A gas flare burns at Russian oil refinery, operated by OAO Lukoil. in Russia. Picture: BLOOMBERG
A gas flare burns at Russian oil refinery, operated by OAO Lukoil. in Russia. Picture: BLOOMBERG

London — Oil prices steadied on Thursday, having lost nearly 7%  over the previous three days, but concern over the prospect of an oversupplied market next year remained in spite of oil cartel Opec’s message that it may cut crude output.

Opec, led by Saudi Arabia, is considering a cut of up to 1.4-million barrels per day (bpd) next year to avoid the kind of build-up in global inventories that prompted the oil price to crash between 2014 and 2016.

Brent crude oil futures were virtually flat on the day at $66.13 a barrel at 10.35am GMT, while US crude futures were down 34c at $55.91.

“[A cut] helps, but based on my balances, I think we’ll need to see 1.5-million bpd at least for the first half of the year. Words aren’t going to work. The market is going to need to see action as well,” said ING commodities strategist Warren Patterson.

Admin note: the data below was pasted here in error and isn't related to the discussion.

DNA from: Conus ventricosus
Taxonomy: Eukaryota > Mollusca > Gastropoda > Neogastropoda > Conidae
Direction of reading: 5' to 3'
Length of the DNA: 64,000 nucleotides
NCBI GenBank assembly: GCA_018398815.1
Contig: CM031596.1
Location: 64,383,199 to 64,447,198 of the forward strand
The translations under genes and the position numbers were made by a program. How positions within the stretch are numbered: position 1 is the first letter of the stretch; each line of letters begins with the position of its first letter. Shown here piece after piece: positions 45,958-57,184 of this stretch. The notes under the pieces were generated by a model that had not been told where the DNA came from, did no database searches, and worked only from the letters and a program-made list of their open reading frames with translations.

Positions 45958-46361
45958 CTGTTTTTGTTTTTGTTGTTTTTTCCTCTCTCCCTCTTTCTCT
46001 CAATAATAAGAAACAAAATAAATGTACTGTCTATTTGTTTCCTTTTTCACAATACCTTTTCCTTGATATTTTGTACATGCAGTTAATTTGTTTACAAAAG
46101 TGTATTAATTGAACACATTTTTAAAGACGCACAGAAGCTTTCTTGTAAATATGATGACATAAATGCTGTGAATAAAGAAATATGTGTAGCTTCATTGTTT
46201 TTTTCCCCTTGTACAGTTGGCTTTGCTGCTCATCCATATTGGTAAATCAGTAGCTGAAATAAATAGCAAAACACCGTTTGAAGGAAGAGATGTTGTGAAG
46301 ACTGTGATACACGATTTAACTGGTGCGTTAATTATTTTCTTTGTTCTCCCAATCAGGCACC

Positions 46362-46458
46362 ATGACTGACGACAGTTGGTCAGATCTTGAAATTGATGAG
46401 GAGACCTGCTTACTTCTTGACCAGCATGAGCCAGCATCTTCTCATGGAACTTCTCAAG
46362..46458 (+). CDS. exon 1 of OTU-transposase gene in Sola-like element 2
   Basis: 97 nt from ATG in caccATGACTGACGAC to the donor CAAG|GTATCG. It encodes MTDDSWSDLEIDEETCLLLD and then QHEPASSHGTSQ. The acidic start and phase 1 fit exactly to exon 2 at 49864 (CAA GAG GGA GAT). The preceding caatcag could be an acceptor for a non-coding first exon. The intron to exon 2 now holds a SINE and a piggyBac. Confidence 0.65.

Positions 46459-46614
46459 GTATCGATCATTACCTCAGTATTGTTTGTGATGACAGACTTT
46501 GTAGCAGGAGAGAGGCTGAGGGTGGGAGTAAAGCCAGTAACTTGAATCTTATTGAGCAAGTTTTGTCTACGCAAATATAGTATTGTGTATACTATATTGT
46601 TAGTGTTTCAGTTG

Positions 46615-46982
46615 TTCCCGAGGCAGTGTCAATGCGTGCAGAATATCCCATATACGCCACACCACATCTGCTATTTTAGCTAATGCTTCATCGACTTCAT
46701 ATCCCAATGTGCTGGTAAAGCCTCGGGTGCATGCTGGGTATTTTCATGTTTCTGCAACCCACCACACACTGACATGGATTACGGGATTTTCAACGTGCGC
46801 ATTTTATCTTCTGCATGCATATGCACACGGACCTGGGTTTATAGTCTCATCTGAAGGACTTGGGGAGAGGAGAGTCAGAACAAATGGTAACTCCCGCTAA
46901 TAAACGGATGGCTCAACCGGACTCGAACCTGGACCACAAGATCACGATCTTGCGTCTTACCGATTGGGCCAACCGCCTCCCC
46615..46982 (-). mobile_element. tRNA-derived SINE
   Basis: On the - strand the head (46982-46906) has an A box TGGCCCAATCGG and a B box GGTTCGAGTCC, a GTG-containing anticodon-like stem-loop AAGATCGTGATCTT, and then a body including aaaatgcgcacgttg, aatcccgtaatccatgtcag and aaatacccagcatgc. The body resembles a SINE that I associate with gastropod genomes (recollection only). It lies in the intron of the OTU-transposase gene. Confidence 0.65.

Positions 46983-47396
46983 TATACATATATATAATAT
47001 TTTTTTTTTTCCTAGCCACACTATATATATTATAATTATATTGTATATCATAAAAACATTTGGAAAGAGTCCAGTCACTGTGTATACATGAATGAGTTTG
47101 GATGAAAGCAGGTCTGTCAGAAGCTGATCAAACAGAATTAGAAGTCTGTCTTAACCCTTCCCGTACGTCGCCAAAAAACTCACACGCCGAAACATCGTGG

This week, the International Energy Agency (IEA) and Opec  warned of a sizeable surplus at least in the first half of 2019, and possibly beyond, given the pace of growth in non-Opec  production and slower demand in heavy consumers, such as China and India.

“To avoid further price erosion, a production cut is a must. It is not only manifested in the demand for Opec oil as estimated by forecasters, but also in the Organisation for Economic Co-operation and Development (OECD) stock levels,” said PVM Oil Associates strategist Tamas Varga.

The oil price has lost about a quarter of its value in only six weeks in the face of soaring production led by the US, as well as a slowing global economy. “Asian refiners and consumers we speak with are mentioning initial concerns of slowing demand,” said Mike Corley, president of Mercatus Energy Advisors.

US bank Morgan Stanley said on Wednesday that China’s economic “conditions deteriorated materially” in the third quarter of 2018, while analysts at Capital Economics said China’s “near-term economic outlook still remains downbeat”.

China is the world’s biggest oil importer and the second-largest crude consumer.

As a result, oil inventories are rising. The American Petroleum Institute (API) said late on Wednesday that crude inventories rose by 8.8-million barrels in the week to November 9 to 440.7-million, compared with analyst expectations for an increase of 3.2-million barrels.

Bernstein Energy analysts said in a note, “With inventories likely to build in the first quarter of 2019, prices could remain under pressure in the near term.”